Wyrd Designs: Just Because You’re Asatru, Doesn’t Mean You’re Going to Valhalla

One of the commonly misperpetuated beliefs of the Asatru afterlife is that the end goal is for us all to go to Valhalla. For these individuals that put such importance on the warrior aspects of our religion they overlook a couple of things. Foremost is that Freyja had first choice of the battle-slain, so if you qualified you may end up going to her hall, and NOT Valhalla. Secondly, while warrior aspects and cultuses were present in antiquity, ultimately the ancient cultures were agriculturally derived. As such, life and the afterlife was more than about war, instead it was representative of the entire culture and worldview.

Unfortunately, much of the information on the afterlife was lost during the time of Christian conversion. However a few select references within our tradition remain about a number of Halls and Gods that play host to the dead.

  • Hel – is both the name of the Goddess of the underworld who plays host to some of the dead, and is also the termreferring to the realm of the dead. Etymologically it’s believed this roots to simply the word for grave, as the place where the dead reside. It has no connotations of good or evil in and of itself. However within Hel there are 2 special subsections for where those who committed evil in life (oathbreakers, murders, etc.) were known to go:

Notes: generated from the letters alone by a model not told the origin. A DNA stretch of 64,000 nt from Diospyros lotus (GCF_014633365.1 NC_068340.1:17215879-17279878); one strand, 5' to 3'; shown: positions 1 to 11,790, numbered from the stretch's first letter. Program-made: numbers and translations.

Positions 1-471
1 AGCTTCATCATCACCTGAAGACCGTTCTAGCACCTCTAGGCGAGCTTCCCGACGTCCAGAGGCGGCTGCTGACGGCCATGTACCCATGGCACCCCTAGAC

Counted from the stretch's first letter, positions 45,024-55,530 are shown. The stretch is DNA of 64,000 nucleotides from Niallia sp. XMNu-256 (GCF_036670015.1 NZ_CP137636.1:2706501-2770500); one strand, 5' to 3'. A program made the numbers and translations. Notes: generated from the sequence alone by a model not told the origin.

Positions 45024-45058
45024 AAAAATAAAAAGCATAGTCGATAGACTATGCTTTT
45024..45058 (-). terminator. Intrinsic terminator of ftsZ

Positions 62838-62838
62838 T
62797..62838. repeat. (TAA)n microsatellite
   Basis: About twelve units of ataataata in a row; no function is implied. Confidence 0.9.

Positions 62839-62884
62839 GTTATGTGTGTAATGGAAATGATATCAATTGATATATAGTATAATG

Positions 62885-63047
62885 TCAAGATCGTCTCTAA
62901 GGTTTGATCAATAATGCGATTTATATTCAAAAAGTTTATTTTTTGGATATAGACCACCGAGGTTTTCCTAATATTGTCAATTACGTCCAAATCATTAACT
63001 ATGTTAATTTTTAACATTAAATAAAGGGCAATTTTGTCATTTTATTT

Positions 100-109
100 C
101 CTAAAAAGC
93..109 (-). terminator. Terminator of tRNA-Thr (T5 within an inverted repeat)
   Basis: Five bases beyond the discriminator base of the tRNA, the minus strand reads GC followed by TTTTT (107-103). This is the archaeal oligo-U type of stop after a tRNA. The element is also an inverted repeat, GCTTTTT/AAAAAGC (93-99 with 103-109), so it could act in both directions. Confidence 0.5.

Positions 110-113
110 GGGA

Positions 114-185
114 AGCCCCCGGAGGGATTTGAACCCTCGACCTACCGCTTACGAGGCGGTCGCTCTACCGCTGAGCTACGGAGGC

• 1.      Nifolhel – where those who have committed evil go

    2.      Nastrond/possibly also Wyrmsele (in OE)- where the most evil are sent

  • Battle-slain – if not evil go to Odin’s Valhalla or Freyja’s Sessrumnir.
  • We know that Vingolf played host to the dead. But it’s unclear from the lore if this is another one of Odin’s Halls where those who are not battle-slain may go,  or it may also refer to a hall hosted by the Goddesses instead.
  • Those who die at sea go to the Goddess Ran.
  • The Goddess Gefjon is said to play host to dead maidens.
  • Sorn Skald

    Don’t forget the possibilities of some kind of reincarnation (as in the Helgi poems and some of the stories of Olaf Tryggvason) or living on in the burial mound in some fashion (also as in the Helgi poems, some of the thattr, and frequent interpretations of burial goods).


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